Debunking 3 Alarming Period Myths

Growing up, we hear all sorts of urban legends and myths–ranging from silly, harmless things like the Tooth Fairy to stories about gum staying in the system for seven years or watermelon seeds turning into watermelons in our stomachs. While these myths and legends may be harmless, there are certainly ones that, while they aren’t physically damaging, can do a lot to perpetuate social stigmas and individual fears.

If you’re someone who menstruates, you have undoubtedly heard all sorts of things that grind your gears and highlight how difficult it is for some people to differentiate between fact and fiction. So what are these menstruation myths, and how exactly do they spread? Is there a kernel of truth to any of them, or are they simply made up? Let’s get into it.

Tampons Affect Virginity

Not only is this one straight-up untrue, but it is also sexist. The myth that tampons affect virginity has been spread far and wide by those who believe the hymen is the mark of virginity. This belief is especially common among religious people, where virginity is tied deeply to value and self-worth.

Following this line of thinking, if the hymen is related to virginity, using a tampon could tamper with the hymen, removing perceived virginity. So, menstruators should abstain from using tampons. Tampons need to be inserted, and for some individuals, this act of “penetration” is equal to losing your virginity through sexual intercourse. Unfortunately, this thinking is quite reductive and heternormative.

The hymen is just a piece of tissue unique to each individual in size and shape when it comes down to it. And, the fact is, you cannot determine virginity through the status of the hymen. Tampons are just another period product, and if they make your flow easier to manage, you should use them! Your virginity will not be affected.

Shark Attack Risk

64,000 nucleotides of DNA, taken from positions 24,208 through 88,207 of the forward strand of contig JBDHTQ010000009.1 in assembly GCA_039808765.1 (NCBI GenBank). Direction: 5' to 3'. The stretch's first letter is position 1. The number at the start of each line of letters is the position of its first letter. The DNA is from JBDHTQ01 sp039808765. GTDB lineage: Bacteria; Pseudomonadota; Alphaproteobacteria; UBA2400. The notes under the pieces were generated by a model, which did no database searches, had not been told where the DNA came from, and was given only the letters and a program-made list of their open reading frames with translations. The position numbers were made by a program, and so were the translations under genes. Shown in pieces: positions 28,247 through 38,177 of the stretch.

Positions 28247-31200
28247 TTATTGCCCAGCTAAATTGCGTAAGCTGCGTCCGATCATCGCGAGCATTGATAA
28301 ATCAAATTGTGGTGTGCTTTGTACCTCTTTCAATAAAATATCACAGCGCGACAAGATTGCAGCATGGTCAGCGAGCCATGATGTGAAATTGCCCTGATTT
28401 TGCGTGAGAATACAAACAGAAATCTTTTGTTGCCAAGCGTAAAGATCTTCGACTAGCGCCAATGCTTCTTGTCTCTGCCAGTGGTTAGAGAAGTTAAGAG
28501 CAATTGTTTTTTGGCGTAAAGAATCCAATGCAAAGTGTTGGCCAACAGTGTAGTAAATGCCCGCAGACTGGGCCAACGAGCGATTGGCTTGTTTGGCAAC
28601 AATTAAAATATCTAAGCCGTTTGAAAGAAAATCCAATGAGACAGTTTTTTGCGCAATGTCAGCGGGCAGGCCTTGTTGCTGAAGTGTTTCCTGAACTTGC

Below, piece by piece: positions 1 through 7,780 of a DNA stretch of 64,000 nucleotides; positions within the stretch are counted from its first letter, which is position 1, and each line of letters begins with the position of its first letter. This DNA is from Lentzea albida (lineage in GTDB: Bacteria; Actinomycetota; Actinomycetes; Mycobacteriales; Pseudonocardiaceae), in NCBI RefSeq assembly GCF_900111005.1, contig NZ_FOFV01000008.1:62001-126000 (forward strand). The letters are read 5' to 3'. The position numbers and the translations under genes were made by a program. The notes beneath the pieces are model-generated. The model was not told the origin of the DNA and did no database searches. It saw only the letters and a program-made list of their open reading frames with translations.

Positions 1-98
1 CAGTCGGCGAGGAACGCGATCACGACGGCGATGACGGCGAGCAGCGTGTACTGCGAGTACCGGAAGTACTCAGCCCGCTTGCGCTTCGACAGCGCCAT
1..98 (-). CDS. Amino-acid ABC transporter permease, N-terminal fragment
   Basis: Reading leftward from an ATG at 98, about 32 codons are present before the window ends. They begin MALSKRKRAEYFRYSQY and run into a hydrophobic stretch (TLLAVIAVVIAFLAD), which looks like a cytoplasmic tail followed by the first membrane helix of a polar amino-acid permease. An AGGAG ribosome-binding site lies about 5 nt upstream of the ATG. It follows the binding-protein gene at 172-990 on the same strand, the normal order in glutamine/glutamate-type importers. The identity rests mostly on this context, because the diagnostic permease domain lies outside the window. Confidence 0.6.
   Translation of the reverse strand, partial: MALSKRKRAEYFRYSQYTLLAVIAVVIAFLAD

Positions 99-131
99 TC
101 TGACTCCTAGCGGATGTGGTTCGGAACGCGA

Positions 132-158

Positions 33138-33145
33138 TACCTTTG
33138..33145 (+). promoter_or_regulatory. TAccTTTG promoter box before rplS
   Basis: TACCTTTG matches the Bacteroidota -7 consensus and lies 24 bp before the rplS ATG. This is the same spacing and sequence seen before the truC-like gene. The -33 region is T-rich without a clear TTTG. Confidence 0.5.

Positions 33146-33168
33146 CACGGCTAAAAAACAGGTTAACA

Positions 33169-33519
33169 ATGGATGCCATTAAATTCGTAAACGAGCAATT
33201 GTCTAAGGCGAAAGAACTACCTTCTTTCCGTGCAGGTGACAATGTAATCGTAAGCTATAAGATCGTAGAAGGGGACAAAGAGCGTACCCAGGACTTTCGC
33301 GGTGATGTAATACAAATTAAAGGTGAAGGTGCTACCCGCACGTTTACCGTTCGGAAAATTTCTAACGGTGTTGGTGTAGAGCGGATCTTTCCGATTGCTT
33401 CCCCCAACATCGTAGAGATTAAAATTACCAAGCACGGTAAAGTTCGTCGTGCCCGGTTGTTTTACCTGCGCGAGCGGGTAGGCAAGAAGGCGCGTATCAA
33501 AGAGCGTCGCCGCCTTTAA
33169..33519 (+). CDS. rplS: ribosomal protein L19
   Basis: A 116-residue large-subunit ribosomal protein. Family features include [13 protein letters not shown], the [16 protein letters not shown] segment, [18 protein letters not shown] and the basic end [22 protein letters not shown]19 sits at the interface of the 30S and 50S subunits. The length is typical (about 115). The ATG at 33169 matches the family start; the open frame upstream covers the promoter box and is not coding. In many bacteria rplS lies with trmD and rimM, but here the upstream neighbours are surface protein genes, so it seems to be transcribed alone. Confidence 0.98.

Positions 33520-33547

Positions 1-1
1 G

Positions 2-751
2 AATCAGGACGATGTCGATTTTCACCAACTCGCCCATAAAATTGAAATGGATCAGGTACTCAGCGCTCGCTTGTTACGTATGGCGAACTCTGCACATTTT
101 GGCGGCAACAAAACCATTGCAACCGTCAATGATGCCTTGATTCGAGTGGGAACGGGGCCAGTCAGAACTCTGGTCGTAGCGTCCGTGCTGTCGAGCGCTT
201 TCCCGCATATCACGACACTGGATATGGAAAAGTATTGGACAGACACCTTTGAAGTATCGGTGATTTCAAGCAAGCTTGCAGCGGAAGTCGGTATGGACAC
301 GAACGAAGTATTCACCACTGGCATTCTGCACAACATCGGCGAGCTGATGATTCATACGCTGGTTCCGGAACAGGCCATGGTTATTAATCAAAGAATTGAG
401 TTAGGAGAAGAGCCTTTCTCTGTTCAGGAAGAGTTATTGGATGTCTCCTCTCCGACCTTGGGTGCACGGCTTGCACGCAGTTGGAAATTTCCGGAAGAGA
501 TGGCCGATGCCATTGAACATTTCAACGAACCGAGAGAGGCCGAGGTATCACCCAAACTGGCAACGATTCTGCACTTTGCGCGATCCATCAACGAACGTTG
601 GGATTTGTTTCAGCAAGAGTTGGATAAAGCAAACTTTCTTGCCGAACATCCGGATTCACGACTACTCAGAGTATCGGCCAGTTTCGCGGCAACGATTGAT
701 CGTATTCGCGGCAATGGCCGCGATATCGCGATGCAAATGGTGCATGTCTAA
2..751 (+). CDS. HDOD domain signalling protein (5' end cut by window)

If you’ve ever been to the beach while on your period, you may have heard the rumor that your menstrual blood could attract sharks. Well, there are actually no reported cases of shark attacks related to menstruation. Additionally, while it doesn’t completely stop while in water, the flow of your period does slow down due to the lack of gravitational pull. But, most people wear tampons or a menstrual cup while swimming, so they don’t have to worry about leakage. This myth is spread by people who don’t know much about menstruation.

This myth-busting also applies to hiking. Many people believe you shouldn’t go into the woods during your period because the scent will attract bears. There is no evidence to prove this hypothesis. Bear Management Biologist, Kerry A. Gunther, conducted a study to learn more about bears and menstrual blood. He concluded that there is no statistical evidence showing a correlation between bear attacks and menstruation. Although, he did include a list of recommended precautions.

So, while these creatures do have powerful noses, you don’t need to stall any beach or mountain vacations because you’re worried about being attacked by predators; as long as you keep yourself safe while swimming and hiking, you’ll be just fine.

You Can’t Get Pregnant On Your Period

This is a widespread myth! Stopping or disregarding the use of contraceptives because you’re on your period isn’t a good idea because sperm can stay in the body for about five days. So, due to this fact, during your menstrual cycle, when you have your period, you aren’t protected against pregnancy. Additionally, ovulation can overlap with your period if your cycle is irregular, so it is important to keep an eye on the phases of your cycle before having unprotected sex.

All this doesn’t mean you shouldn’t have sex on your period, though. Period sex can be fun, and it can even help with cramps as it raises endorphins to help with the pain. As long as you’re being safe, you’ll be perfectly fine. Just don’t let anyone tell you your period is the best preventative of all.

If anyone tries to convince you otherwise of any of these myths or more, just remember what you read today and that you know your body best.